Hello, there! My name is Preston Barta, and I am the features editor of Fresh Fiction and senior film critic at the Denton Record-Chronicle. My cinematic love story began where I was born: off planet on the isolated desert world of the Jakku system. It's there I passed the time scavenging for loose parts with my good friend Rey. One day I found an old film projector and a dusty reel of the 1975 film JAWS. It rocked my world so much that I left my kinfolk in the rearview (I so miss their morning cups of green milk) to pursue my dreams of writing about film. It wasn't long until I met two gents who said they would give me a lift. I can't recall their names, but one was an older man who liked to point a lot and the other was a tall, hairy fella. They got me as far as one of Jupiter's moons where we crossed paths with the U.S.S. Enterprise. Some pointy-eared bastard said I was clear to come aboard. He saw that I was clutching my beloved shark movie and invited me to the "moving pictures room" where he was screening the 1993 film JURASSIC PARK to his crew. He said my life would be much more prosperous if I were familiar with more work by the god named Steven Spielberg. From there, my love for cinema blossomed. Once we reached planet Earth, everything changed. I found the small town of Denton, TX, and was welcomed into the Barta family. They showed me the writings of local film critic Boo Allen. He became my hero and caused me to chase a degree in film and journalism. After my studies at graduate of the Hogwarts School of Witchcraft and Wizardry, I met some film critics who showed me the ropes and got me into my first press screening: 2011's THE GREEN LANTERN. Don't worry; I recovered just fine. MAD MAX: FURY ROAD was only four years away.
Jared McMillan // Film Critic
I KILL GIANTS
Fantasy, in one of its many definitions, is “an imagined or conjured up sequence fulfilling a psychological need…”. Because of this defining trait, many films attempt to translate something psychological through fantasy, while melding with other genres, such as horror or drama. Most of these films revolve around coping with something personal. For example, a widow whose depression takes the form of something sinister (THE BABADOOK) or a son trying to reestablish a connection with his dying father through his life’s tall tales (BIG FISH).
Fantasy plays an even bigger role when trying to translate these emotions to a younger audience. Whether placing these themes in a package wrapped in Pixar, or developing a world seen through the eyes of a young protagonist, the storytelling needs to find a balance between making the fantastic seen first to digest the message later. The scenes will play out visually to keep focus on the screen as the film’s true meaning unfolds through the reality surrounding it.
The latest film to attempt bridging personal themes with imagination is I KILL GIANTS, which is based on Joe Kelly’s (who also penned the screenplay) 2008 limited-run comic book series. It centers on Barbara Thorson (Madison Wolfe), who is an outsider to say the least. She wears bunny ears all the time, defies everyone with or without reason, and, more importantly, she kills giants, protecting her town from certain destruction. Barbara becomes increasingly isolated within her own home, leaving her sister Karen (Imogen Poots) to struggle between work and playing mother.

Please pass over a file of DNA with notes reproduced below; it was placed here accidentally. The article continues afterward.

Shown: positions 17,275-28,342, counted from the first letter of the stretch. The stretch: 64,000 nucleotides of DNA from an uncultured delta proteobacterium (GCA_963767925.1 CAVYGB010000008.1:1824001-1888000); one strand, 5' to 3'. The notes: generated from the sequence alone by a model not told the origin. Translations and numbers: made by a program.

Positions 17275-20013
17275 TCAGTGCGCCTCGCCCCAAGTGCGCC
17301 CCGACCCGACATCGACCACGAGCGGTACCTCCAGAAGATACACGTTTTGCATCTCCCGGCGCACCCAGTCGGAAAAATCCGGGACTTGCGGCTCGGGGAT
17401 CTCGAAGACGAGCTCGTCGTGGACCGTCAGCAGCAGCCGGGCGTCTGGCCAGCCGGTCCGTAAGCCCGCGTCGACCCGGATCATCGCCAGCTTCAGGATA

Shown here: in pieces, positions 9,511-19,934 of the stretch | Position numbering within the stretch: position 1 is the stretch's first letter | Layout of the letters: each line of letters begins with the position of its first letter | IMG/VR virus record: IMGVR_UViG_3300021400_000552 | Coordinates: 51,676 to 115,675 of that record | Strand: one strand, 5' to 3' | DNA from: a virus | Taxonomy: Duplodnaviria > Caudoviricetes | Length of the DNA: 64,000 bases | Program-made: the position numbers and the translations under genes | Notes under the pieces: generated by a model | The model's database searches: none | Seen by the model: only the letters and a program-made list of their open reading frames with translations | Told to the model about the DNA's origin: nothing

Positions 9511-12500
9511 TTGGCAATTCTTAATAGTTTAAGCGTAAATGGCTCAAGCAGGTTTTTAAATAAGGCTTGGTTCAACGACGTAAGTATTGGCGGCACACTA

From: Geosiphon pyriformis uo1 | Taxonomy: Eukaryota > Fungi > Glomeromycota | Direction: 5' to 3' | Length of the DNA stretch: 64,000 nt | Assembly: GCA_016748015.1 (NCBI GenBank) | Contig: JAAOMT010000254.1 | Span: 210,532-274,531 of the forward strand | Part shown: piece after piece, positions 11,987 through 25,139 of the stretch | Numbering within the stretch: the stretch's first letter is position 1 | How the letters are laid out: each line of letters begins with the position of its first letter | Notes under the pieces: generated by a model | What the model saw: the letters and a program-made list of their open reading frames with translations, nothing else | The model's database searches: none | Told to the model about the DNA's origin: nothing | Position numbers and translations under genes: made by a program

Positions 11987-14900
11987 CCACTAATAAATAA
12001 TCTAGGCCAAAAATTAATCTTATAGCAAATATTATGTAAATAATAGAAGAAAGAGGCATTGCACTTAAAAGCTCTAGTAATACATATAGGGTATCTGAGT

As Barbara begins her hunt for the Forest Giant, two people enter her life: one is a new schoolmate named Sophia (Sydney Wade), who she also sees as a compatriot for her mission; the other is a new school psychologist, Ms. Molle (Zoe Saldana), who is determined to get Barbara back to reality. They both care for Barbara in different ways, however the more they learn about her family, questions start to come to light regarding Barbara the Giant Killer. Is she really fighting giants or escaping from a reality she no longer wants to be a part of?
I KILL GIANTS fully wears its heart on its sleeve and it really gives breadth to the surreal moments involving the giants. Directed by Anders Walter, who won a 2013 Oscar for his live-action short HELIUM, it is a labor of love that took almost four years to make. It’s a gorgeous film to watch, using dimmer tints to heighten the gray area that the film lives in. Barbara is the focus of it all, with various close-ups developing an intimacy between the audience and her character, and Madison Wolfe is excellent in everything being Barbara entails.
There are some minor hiccups in a couple of areas that hinder the balance of reality and fantasy. Throughout the film, there is some dialogue that stands out as awkward, as if it was something taken from the source material. However, it could be chalked up to the protagonist’s awkward personality and her need to portray the hero in public. Also, the third act seemed to rush through the pacing established in the previous acts to get to Barbara’s victory/catharsis and it hindered the impact a bit.
Regardless of these flaws, I KILL GIANTS does well to translate the emotional heft of growing up, within the fantasy framework. Minimal visual effects allow for the story to take center stage and focus on Barbara’s reality, while letting the mystery evolve. But it also allows for the VFX to have a greater impact for tension when its needed, such as its final scenes. Life can have giant problems every now and then, and it helps to have others in one’s life to give guidance in defeating them.
I KILL GIANTS is now playing in select theaters and available on Video-On-Demand.